Baidu, the leading search engine in China, recently unveiled it’s automatic translation site. Language Log messed with it a bit for fun, and came back with something amusing:
Now Baidu has launched a new machine translation service. A friend of mine in China impishly suggested that I give Baidu Fanyi a whirl by typing in 我恨中国. Language Log readers are invited to try it themselves and see what they get.
Between 5:30 a.m. and 7:30 a.m. this morning, I entered 我恨中国 into the online Baidu translation system half a dozen times, and each time I got back “I love China.” As anyone who has studied first year Chinese knows, Wǒ hèn Zhōngguó 我恨中国 means “I hate China.”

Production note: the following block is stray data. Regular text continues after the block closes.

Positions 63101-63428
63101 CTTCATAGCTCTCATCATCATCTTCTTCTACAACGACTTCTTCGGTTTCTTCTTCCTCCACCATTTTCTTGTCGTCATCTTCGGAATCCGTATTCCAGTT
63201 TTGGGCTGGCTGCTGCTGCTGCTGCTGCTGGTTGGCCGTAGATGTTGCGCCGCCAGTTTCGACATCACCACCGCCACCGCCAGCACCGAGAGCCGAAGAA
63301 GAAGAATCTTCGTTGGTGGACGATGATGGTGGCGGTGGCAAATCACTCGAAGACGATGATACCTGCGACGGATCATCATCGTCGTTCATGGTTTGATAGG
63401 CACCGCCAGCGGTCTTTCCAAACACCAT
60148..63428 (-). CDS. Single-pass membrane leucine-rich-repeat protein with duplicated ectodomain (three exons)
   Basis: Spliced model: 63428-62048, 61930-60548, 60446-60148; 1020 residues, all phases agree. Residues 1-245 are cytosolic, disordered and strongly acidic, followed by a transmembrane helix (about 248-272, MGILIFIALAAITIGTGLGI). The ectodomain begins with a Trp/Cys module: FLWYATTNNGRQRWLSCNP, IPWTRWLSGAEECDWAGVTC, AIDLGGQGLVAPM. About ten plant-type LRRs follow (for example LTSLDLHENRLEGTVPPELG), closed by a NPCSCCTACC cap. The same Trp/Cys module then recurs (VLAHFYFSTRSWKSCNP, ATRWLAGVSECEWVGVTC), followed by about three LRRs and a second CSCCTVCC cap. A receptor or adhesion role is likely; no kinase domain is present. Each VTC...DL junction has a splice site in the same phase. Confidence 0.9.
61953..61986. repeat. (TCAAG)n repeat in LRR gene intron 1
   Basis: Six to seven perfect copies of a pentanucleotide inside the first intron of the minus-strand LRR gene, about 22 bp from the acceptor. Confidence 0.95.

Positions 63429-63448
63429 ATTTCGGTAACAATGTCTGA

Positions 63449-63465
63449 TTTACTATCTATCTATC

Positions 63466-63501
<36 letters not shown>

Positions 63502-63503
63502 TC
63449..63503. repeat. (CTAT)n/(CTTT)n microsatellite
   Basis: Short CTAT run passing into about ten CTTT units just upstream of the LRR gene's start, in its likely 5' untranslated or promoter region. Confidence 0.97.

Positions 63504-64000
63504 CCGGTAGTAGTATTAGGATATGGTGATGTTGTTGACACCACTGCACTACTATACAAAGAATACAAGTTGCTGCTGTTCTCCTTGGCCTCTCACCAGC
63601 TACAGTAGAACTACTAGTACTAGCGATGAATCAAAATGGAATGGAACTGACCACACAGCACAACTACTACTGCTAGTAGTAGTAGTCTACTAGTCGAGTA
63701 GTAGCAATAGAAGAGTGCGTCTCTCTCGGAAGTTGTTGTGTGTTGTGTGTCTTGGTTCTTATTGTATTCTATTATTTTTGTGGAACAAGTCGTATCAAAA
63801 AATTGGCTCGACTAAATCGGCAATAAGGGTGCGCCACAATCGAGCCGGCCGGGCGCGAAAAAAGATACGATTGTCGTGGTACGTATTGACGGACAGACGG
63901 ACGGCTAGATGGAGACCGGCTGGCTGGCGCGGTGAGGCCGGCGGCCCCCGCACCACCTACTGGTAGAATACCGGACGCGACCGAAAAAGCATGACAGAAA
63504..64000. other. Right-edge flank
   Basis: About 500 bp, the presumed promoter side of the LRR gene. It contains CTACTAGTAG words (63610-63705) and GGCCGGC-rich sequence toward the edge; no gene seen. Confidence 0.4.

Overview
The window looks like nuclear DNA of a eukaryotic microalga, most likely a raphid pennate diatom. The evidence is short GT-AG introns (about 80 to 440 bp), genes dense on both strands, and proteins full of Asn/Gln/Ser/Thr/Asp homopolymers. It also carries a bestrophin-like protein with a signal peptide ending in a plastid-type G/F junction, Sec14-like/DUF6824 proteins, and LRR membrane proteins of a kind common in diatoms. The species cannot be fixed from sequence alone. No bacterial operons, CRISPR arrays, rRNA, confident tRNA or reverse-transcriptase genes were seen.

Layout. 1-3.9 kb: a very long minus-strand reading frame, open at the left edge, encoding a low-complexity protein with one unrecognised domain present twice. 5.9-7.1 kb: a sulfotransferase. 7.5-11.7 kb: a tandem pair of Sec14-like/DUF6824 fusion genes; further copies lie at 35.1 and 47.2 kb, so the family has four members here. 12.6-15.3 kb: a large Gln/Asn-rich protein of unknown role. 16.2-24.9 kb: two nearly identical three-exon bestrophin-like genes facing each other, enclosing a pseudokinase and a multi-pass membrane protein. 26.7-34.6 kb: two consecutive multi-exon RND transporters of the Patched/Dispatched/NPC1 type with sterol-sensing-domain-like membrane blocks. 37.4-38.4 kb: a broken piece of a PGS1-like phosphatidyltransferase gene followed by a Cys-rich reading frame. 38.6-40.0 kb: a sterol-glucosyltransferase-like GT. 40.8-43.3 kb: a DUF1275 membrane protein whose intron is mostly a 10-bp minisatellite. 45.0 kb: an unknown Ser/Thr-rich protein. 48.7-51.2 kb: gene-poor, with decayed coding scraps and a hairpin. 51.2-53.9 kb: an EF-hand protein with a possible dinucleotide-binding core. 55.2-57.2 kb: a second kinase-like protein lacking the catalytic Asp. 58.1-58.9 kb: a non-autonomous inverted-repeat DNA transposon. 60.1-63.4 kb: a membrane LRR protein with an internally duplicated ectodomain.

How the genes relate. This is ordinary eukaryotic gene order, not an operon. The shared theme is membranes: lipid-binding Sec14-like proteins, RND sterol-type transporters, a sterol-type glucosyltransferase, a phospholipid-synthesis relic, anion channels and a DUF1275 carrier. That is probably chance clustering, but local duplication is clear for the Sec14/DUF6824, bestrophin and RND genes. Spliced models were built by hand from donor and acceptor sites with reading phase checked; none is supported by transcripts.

If you type in Wǒ ài Zhōngguó 我爱中国, you also get “I love China,” which is what you’d expect.
If you enter Wǒ hèn Měiguó 我恨美国, you get “I hate the United States of America,” which is as it should be.
Likewise, if you enter Wǒ ài Měiguó 我爱美国, Baidu Fanyi returns “I love the United States of America,” an acceptable translation.
One wonders who is responsible for this glitch (?) in the system, and how long it will take before it is corrected.
He goes on to say that the translation service is otherwise still behind Google Translate. It seems to me that this will likely continue to be the case, until the day when a bunch of Google Translate source code mysteriously ends up in their hands.